Continued Economic Uncertainty Keeps Door Open For Middle-Market Investors


Historic levels of federal stimulus have kept commercial real estate assets at a stable level that contrasts with what many of us feared in the spring of 2020 — a collapse in prices amidst a second Great Depression.

Instead, the second quarter of 2021 could be characterized as exuberant, with multifamily and industrial valuations, especially, rising to record highs.

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However, the last weeks of July brought a perceptible shift in market sentiment. Earlier in the summer, hopes were high, people were traveling, and CEOs made bold declarations on bringing white-collar workers back to offices. 

Now, concerns about new coronavirus variants, infection rates, and inflation are dampening the optimism that the continued pipeline of historic-level government infrastructure spending should inspire.

We’re back in the realm of uncharted territory — an unstable, unpredictable macroeconomic situation. While that can be disheartening, there’s a tried-and-true approach to commercial real estate investing in just such an environment. It includes structuring transactions with built-in principal and other protections, and looking for unexploited niches in the market.

One such niche is the middle market, with property types encompassing multifamily, industrial, office, retail and hospitality.

Most institutional investors, with hundreds of millions and sometimes billions of dollars to allocate every year, only compete for transactions greater than $100 million. Anything less than $50 million is many times too small to be of interest.

As a result, there is a void in capital markets for middle-market commercial real estate transactions, despite the fact that the middle market accounts for the vast majority of commercial real estate as an asset class. 

This inefficiency presents an opportunity for superior risk adjusted returns for investors who can source and evaluate these kinds of opportunities.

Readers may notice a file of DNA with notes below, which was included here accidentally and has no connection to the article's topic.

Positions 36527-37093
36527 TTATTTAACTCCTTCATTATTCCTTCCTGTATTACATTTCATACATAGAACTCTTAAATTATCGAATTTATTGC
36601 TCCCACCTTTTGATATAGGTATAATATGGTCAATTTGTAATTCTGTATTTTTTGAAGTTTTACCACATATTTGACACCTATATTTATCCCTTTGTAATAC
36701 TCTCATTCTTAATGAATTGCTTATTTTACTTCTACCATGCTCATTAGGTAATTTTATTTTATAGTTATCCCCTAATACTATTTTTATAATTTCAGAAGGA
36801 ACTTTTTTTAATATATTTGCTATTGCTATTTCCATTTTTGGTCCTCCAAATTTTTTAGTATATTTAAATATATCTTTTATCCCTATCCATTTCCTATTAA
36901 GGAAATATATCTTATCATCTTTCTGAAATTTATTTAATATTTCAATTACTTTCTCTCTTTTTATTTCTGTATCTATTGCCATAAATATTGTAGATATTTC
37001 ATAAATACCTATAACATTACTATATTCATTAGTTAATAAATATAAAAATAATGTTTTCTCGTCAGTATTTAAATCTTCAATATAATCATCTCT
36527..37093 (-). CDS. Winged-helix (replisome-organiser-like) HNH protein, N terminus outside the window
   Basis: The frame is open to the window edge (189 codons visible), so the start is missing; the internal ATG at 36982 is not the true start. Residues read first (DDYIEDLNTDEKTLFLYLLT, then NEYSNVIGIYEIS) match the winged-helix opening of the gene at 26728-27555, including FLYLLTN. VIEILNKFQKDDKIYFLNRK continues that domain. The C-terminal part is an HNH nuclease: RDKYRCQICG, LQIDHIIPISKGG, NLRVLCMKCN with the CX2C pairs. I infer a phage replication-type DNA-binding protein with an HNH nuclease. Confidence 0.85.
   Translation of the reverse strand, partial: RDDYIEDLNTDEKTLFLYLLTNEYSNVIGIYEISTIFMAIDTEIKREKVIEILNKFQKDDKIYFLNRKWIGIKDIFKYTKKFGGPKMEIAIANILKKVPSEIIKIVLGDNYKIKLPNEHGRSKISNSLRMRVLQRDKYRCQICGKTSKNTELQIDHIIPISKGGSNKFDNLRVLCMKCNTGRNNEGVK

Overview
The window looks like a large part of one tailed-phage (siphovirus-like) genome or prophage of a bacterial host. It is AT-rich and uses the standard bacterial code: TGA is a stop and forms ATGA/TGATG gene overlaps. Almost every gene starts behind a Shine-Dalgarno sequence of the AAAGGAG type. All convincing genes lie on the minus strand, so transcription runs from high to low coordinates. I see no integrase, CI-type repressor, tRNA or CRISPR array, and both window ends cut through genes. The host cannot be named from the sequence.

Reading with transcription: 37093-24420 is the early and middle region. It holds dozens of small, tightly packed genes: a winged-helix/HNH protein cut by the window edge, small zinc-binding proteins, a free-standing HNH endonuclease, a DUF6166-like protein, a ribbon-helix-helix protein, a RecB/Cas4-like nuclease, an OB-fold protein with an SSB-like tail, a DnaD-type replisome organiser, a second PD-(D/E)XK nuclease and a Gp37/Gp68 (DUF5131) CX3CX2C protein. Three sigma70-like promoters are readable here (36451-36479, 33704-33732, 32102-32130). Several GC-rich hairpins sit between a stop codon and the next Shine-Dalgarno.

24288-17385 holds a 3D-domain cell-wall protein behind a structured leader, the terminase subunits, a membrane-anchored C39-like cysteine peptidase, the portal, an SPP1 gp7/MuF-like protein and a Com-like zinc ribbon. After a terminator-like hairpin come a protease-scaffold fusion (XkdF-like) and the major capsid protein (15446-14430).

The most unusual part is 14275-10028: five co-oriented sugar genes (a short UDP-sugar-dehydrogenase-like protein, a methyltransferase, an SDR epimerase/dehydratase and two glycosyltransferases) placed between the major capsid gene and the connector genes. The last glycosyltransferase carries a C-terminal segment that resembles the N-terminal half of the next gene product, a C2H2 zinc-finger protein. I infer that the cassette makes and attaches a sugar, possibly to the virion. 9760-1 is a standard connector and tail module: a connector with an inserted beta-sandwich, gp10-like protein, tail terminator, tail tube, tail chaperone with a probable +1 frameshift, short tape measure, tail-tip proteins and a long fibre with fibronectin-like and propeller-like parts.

To be sure, sourcing deals in the middle market can be labor intensive. Unlike the mega-deals typically executed by large institutional investors like public real estate investment trusts (REITs), middle-market deals by definition involve smaller, lesser known properties, or properties with no public visibility at all. 

Local knowledge is key to identifying and having access to these “under the radar” investment opportunities. For this reason, many middle-market commercial real estate investors are local operators.

This local specialization, though, is a double-edged sword. Working in a smaller geographical area means a smaller pool of potential deals. It also leaves the local investor more vulnerable to negative trends in the local economy as well as the broader real estate sector. 

This creates something of a paradox: the ideal situation for a middle-market investor is to have intimate knowledge of and connections in the local market, yet be geographically diverse enough to mitigate local market risks.

For those who can square the circle, deal structure should vary depending on the characteristics in the local market.

In high-valued, high-liquidity markets, the optimal approach is to invest lower in the capital stack, taking less risk, and trading upside for principal protection, and one way to do that is through structured preferred equity investments.

In low-valued, limited liquidity markets, the approach is to invest higher in the capital stack, taking on a little more risk as well as more upside potential, through joint venture equity and participating preferred equity investments. 

To maintain further flexibility over the investments in a changing market environment, an investor should retain major decision approval rights, such as exit decisions, capital markets decisions, and revisions to the business plan. 

An investment strategy that can take into account near-term uncertainty means getting into and getting out of investments quickly and easily, or alternatively structuring investments as more risk off to ensure staying power if the markets deteriorate during the investment hold period. It also means sweeping proceeds before the equity on a deal gets a return on its capital.

The demand for capital from middle-market sponsors is increasing with the increase in transaction volume in the middle-market due to the broad macroeconomic uncertainty and the desire by many investors, especially those concerned about future tax increases, to exit their portfolios. 

This dynamic should continue for the foreseeable future and generate attractive investment opportunities.

Sam Isaacson is the president of Walker & Dunlop Investment Partners, an alternative investment manager focused on middle-market commercial real estate investments.